The tackiness of the album is evident from the jump with the terrible “Intro” with jungle noises, behind a cheesy rap by vocalist Steven Tyler and sampling of “Walk This Way”. This leads to “Eat the Rich”, co-written by hired songwriter Jim Vallance, which starts as a decent enough, riff-driven rock song but is unfortunately tarnished by cheap and cheesy lyrics and a few tawdry lines thrown in for pure “shock value”. Then, as if to just underline the total suckiness of the song, it ends with a loud belch. Still, this song was a hit and appeared on a few future compilations.

Vallance also co-wrote the title song “Get a Grip”, a frantic rap which gets repetitive. Better than the opener, but still pretty weak. “Fever” is the best of the opening trio because of strong rock and blues influences by lead guitarist Joe Perry. This still feels a bit cheap and, by this point in the album, it feels like this band of 40-somethings is trying just a bit too hard to be  hip and hard rocking.

Song doctor Mark Hudson’s “Livin’ On the Edge” is the first real quality song on the album, featuring Brad Whitford on acoustic guitar accompanied by almost-Eastern-sounding lead guitars and good quality melodies. There is also a decent bridge arrangement with some slight piano and the song’s only real issue is the artificially elongated ending, which reprises after a few false stops, extending the song about a minute and a half longer than it should be without much true benefit for the listener. The song was a Top 20 hit on the Pop charts. “Flesh” was co-written by long time collaborator Desmond Child and starts with a synthesized and sound-effect-drenched opening, before finally kicking with decent musical and melodic elements featuring Whitford on lead guitar. Perry’s “Walk On Down” is just as weak lyrically as other material but is a bit interesting because of Joe Perry’s vocals. “Shut Up and Dance” may be the nadir of this album. Composed by jack Blades and Tommy Shaw (then of Damn Yankees), there is a decent hook in the chorus but the verses are really cheap and repetitive.
 

 
“Cryin'” was co-written by Taylor Rhodes and is, perhaps, the best song on the album. A ballad performed at maximum volume, the production value is top-notch and the song contains a great fade-out coda, reminding us that Aerosmith can really extend a song organically when they really want to. Both Perry and Whitford play guitar solos while Tyler adds a harmonica solo.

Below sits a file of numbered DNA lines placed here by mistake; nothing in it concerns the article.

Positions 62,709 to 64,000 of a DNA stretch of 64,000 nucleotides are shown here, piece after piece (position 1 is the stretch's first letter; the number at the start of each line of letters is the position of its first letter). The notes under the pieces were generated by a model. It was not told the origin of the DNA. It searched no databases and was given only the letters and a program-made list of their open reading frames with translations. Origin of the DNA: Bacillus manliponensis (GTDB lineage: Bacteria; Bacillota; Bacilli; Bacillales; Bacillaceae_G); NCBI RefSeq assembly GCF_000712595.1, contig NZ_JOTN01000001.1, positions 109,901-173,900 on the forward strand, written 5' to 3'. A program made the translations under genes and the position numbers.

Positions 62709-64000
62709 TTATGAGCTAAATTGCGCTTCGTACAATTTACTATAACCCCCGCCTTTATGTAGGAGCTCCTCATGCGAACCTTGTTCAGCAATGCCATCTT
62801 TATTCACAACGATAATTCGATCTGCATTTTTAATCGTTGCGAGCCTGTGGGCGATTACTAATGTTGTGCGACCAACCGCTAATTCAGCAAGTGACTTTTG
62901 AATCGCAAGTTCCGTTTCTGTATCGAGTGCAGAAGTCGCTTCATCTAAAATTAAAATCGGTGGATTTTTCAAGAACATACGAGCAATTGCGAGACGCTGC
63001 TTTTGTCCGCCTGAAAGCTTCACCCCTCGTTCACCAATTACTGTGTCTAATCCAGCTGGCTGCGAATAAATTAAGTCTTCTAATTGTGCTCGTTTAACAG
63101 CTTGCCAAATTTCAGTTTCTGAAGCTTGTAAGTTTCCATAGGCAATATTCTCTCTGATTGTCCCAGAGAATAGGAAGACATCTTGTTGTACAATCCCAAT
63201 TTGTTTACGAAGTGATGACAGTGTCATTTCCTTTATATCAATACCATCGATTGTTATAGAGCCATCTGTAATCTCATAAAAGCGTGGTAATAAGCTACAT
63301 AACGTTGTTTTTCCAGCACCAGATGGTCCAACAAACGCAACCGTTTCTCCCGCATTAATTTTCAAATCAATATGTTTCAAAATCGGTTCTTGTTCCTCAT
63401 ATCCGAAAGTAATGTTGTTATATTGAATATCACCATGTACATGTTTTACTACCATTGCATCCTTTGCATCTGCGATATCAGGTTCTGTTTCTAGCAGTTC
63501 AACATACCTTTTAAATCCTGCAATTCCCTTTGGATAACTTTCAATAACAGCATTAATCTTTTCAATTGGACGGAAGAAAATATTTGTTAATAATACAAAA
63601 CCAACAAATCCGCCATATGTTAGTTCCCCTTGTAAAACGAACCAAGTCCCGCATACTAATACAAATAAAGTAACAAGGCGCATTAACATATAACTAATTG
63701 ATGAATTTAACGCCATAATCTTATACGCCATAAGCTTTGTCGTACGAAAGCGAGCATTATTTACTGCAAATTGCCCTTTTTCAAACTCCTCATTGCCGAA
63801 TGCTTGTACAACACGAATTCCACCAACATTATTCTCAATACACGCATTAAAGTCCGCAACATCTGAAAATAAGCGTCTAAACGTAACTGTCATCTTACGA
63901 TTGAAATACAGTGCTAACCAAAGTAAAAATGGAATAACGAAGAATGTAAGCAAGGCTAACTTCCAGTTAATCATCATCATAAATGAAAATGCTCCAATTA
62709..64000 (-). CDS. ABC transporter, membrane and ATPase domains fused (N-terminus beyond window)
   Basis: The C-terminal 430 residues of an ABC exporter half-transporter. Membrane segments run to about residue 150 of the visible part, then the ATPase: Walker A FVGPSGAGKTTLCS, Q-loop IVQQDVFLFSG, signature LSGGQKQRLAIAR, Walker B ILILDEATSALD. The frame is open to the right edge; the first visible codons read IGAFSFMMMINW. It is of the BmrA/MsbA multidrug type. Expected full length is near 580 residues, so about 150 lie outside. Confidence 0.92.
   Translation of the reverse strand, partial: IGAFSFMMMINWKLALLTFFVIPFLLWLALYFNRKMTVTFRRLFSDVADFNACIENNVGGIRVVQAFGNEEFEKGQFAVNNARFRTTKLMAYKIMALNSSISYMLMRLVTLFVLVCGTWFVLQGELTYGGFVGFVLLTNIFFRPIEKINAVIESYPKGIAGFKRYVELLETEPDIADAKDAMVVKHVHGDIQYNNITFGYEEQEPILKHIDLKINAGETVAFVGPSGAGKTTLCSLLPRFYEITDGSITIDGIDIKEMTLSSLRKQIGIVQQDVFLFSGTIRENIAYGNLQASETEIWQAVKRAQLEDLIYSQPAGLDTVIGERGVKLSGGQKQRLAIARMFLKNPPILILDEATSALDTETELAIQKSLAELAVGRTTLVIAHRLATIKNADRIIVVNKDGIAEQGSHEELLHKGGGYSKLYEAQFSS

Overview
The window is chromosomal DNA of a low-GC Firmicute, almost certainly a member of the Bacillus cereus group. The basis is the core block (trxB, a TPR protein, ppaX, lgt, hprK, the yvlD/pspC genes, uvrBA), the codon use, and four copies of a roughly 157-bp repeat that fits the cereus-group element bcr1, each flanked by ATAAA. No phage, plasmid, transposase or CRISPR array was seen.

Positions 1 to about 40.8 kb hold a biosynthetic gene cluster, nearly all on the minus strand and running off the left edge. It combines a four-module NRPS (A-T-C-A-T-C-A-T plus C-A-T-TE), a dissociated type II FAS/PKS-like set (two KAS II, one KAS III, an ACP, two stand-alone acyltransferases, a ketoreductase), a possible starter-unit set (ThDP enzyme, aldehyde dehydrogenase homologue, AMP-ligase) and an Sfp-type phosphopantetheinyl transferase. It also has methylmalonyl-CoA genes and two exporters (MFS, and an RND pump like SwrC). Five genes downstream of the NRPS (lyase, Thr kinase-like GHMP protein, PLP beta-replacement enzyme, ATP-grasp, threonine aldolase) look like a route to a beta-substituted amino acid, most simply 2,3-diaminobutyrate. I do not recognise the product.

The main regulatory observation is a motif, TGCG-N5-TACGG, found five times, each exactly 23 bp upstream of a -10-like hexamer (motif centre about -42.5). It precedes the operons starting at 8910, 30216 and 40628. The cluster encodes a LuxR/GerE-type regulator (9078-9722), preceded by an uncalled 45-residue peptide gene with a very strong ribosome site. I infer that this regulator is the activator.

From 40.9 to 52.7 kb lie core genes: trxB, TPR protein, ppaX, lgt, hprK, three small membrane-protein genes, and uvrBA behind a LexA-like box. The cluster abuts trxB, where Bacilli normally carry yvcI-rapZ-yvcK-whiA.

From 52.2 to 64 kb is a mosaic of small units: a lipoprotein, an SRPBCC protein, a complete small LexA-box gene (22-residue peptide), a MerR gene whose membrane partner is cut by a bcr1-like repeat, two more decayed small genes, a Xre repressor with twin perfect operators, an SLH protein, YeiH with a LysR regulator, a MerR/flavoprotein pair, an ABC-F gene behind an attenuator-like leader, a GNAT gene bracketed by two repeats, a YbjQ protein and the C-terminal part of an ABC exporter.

Bassist Tom Hamilton adds some funky bass to the groove “Gotta Love It”, which also contains some biting guitar riffs. Child returns and adds some mandolin to the ballad “Crazy”, which has a decent enough vibe once you get past the corny intro. The song was another chart success for the band and also earned the band a Grammy Award for Best Rock Performance By A Duo Or Group With Vocal in 1994. “Line Up” features Lenny Kravitz in a fusion between Motown and heavy rock along with a bluesy slide guitar and a slight horn section.

Leaving aside the experimental “Boogie Man”, the album truly completes with “Amazing” by Richard Supa. This excellent piano ballad with great chord structure and perfectly arranged instrumentation, almost single-handedly redeems the album with a great outtro similar to “What It Takes” on their previous album, but a lame 1940s-like spoken radio announcement completely rips the listener from the moody vibe and reminds him how cheesy this album really is right to the end.

Although a commercial phenom, Get a Grip tainted Aerosmith’s reputation for authentic rock quite substantially. They would redeem themselves a bit with their next album, the fine Nine Lives in 1997, which was much more substantial musically but less successful commercially.

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1993 Images

Part of Classic Rock Review’s celebration of the 20th anniversary of 1993 albums.

 

Siamese Dream by Smashing Pumpkins

Siamese Dream by Smashing PumpkinsBuilding on the surprise success of their debut album Gish, the Smashing Pumpkins matured their blend of dream pop, heavy metal, and progressive rock on Siamese Dream, a blockbuster album which eventually sold over six million worldwide. Co-produced by Butch Vig and the group’s leader and primary composer Billy Corgan, the album has high level production for early nineties alternative rock, which intentionally aimed for loose arrangements and a raw, basic sound. The producers goals were to create a work with great sonic depth and layered sounds built the “old fashioned” way using multiple overdubs and sonic harmonies.

Despite the successful end result, the actual making of this record was quite tumultuous. The band was upgraded from Caroline Records to the parent Virgin Records and high expectations for this this sophomore record put immense pressure on the band. Further complicating things was a severe heroin addiction by drummer Jimmy Chamberlin, which was the motivating factor for the band relocating to Triclops Studios in Marietta, Georgia for the album sessions, so they could Chamberlin off from his known drug connections. Corgan took on ever-increasing roles in the studio, often overdubbing or re-recording tracks by his band mates if he felt he can improve on them.